See also the pages on the project to write a 50,000-word novel in November - National Novel Writing Month:
13 Ways of Looking at the Novel'
by Jane Smiley.
|1||Introduction.||"I decided to read a hundred novels. This book is the fruit of that course." [p.13]|
|2||What Is a Novel?||"A novel is a (1) lengthy, (2) written, (3) prose, (4) narrative with a (5) protagonist." [p.14]|
|3||Who Is a Novelist?||"The desire to write a novel is the single required prerequisite for writing a novel. It is the only thing that overcomes all handicaps — perfectionism, low self-esteem, depression, alcoholism, diseases of all kinds, immense riches, economic hardship, deadly enemies, the resistance of relatives and friends, laziness, retarded professional development, the regular responsibilities of adulthood, even imprisonment." [p.29]|
|4||The Origins of the Novel||"Although the novel was invented several times — most notably in 1004 by Murasaki Shikibu in what later became Kyoto, Japan, and once again in the thirteenth century in Iceland, in the form of the Icelandic saga — the modern novel is usually considered to have originated with Don Quixote." [p.57]|
|5||The Psychology of the Novel||"The basic substance of imaginative literature (novels, plays, poetry)
is not reason but emotion, which is expressed not by the denotations of words,
nor the grammar of the sentences, but through the connotations and colorations of the words
as employed by the author's style." [p.83]
"The game quality of the novel gives it meaning and form ... The author sets up the game and is required to signal to the reader early in the narrative what the rules are." [p.93]
|6||Morality and the Novel||"Morality is a perennial gray area in the novel — characters are always doing things in private that challenges the reader's sense of what is appropriate." [p.105]|
|7||The Art of the Novel||"Great seminal novelists ... manage to wed originality of technique with depth of insight or breadth of knowledge or charm or some other quality that demonstrates the value of that technical innovation and makes it memorable to future novelists." [p. 131]|
|8||The Novel and History||"Novels are about how people relate laterally to one another." [p.159]
"If I have to pick a single institution that the novel has changed, and whose changes have in turn fundamentally changed the way people live, I would pick marriage." [p.161]
"The other great subject of the novel ... is 'Who Am I?'." [p.166]
|9||The Circle of the Novel||Twelve types of discourse are listed:
|10||A Novel of Your Own (I)||"Chances are, no one wants you to write your novel." [p.204]|
|11||A Novel of Your Own (II)||"Now that you have felt the profound pleasure of completing your rough draft, it is time to recognize that there is no technical solution to the problems of the novel. You can't pick the ideal point of view, the right protagonist, the ideal plot, or the perfect setting." [p.229]|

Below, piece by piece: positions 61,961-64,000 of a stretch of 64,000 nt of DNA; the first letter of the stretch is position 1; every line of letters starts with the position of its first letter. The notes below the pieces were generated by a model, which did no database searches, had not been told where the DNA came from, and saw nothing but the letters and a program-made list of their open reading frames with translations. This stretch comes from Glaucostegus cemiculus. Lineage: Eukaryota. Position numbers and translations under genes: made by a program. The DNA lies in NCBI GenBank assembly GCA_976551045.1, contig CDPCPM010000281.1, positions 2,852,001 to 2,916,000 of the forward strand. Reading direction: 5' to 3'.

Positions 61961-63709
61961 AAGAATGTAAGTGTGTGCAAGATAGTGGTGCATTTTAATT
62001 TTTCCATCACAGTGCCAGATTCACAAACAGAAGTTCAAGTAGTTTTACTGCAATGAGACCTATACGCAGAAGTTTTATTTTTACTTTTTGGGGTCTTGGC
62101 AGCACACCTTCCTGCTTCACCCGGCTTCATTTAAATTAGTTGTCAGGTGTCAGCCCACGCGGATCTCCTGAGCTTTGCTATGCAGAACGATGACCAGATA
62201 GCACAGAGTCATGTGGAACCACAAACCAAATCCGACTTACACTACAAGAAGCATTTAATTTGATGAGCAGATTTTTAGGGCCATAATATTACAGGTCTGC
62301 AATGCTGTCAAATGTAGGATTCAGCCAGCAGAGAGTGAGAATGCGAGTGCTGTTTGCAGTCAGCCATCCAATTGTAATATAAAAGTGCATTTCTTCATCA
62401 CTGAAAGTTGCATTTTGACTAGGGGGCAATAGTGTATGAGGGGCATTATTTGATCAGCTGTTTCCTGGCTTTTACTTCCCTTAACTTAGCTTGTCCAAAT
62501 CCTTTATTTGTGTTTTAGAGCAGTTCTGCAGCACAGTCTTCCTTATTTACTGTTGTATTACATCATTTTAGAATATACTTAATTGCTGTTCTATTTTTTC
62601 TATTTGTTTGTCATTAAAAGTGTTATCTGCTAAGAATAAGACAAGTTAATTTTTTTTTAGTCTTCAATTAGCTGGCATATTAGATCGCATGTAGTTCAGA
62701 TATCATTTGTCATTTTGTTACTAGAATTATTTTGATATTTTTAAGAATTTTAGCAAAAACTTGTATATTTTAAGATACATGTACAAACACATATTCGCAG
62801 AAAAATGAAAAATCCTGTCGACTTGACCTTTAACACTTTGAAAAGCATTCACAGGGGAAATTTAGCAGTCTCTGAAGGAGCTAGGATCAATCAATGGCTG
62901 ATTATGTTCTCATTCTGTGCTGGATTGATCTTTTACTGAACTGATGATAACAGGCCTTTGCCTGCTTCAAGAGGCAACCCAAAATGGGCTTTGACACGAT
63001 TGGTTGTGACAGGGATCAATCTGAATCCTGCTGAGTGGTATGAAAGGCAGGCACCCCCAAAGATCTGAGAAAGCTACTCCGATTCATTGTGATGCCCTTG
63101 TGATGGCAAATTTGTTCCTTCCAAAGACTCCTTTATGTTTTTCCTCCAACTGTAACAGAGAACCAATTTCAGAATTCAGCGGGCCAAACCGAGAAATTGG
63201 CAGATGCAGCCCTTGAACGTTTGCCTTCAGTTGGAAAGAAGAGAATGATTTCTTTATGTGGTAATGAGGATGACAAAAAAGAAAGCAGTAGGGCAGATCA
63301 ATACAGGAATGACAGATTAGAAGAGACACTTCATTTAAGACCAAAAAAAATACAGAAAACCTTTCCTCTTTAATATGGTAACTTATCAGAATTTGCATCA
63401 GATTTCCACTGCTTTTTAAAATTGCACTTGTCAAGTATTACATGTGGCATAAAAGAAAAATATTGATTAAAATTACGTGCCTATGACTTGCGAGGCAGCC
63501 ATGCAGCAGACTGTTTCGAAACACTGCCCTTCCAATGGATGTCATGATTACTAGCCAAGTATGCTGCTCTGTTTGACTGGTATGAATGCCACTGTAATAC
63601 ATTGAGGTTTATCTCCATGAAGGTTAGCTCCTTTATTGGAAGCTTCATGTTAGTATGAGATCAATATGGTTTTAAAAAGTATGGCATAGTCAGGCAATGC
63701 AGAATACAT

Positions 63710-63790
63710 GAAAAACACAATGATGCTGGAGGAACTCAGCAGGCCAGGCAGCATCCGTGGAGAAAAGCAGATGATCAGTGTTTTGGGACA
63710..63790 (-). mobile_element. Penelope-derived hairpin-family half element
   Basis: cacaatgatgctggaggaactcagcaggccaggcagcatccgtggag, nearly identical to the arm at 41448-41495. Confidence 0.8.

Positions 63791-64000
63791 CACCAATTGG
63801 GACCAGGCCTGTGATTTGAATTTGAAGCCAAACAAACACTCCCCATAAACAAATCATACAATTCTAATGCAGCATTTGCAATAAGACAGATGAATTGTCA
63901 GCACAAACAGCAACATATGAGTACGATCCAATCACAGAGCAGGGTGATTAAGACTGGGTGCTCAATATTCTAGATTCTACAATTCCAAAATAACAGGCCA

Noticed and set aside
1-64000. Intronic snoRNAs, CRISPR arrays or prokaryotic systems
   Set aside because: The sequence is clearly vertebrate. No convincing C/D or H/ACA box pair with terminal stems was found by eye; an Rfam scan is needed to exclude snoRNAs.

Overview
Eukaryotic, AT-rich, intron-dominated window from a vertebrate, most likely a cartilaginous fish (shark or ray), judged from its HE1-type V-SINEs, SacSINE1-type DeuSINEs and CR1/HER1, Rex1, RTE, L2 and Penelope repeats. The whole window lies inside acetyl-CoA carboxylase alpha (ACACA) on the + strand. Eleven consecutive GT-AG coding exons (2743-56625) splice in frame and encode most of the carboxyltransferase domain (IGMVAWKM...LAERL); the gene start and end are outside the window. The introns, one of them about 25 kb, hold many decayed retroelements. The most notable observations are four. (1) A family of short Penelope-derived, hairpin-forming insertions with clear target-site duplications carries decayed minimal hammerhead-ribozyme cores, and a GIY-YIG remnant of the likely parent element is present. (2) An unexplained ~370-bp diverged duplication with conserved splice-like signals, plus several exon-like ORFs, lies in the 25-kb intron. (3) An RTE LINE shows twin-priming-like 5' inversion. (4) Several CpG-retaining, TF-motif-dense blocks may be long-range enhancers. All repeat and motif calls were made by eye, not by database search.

|12||Good Faith: A Case History||She describes the source of the idea for the book, where she got stuck or bored
in writing the novel, and what she learned from her editor (including cutting and reorganization):
"The prose I had already written led me astray and hid the real problems and their solutions from me ... I finally realized, though, that a book about a scam and a betrayal has two climaxes: the climax of the action, when big things are happening and the narrator doesn't know what they mean, and the climax of the interpretation, when the narrator extracts the real meaning of not only the climax but also the whole train of events. The problem with my last two chapters was that these two climaxes were mixed together, so the interpretation stole the suspense from the action."
I'd attempted and abandoned reading Good Faith in 2003. I was able to finish it in 2007 by listening to a recording of Good Faith, and (even though Smiley claims that "the novel was funny" I found it depressing, with the characters trying to feel good and climb on the back of the other lemmings in the 1980s real-estate boom. Also Smiley seemed far too earnest in that book.
|13||Reading A Hundred Novels||After "three years of novel reading ... One reason I didn't conceive the list as being any sort of 'best of' list was that to understand the nature of the novel, sometimes the reader has to read novels that don't work for her and think about why they don't work." [p.271]|
|-||A Hundred Novels. (290 pages)||For each of a hundred novels that she read in a year,
Smiley gives the title, potted plot, and her critique.
She lists them in the order they were written,
beginning with Marasaki Shikibu's 1004 The Tale of Genji
and ending with Ian McEwan's 2001 Atonement.
Abounding insights include (in this case for the 71st novel in her set: "The Makioka Sisters [by Junichiro Tanizaki] is a good example of the notion that a novel does not so much need a plot as an organizing principle." [p.492]
|Books on Buddhism.
Poetry - Learn How to Write Your Own.
Forests of California and Trees of the World.
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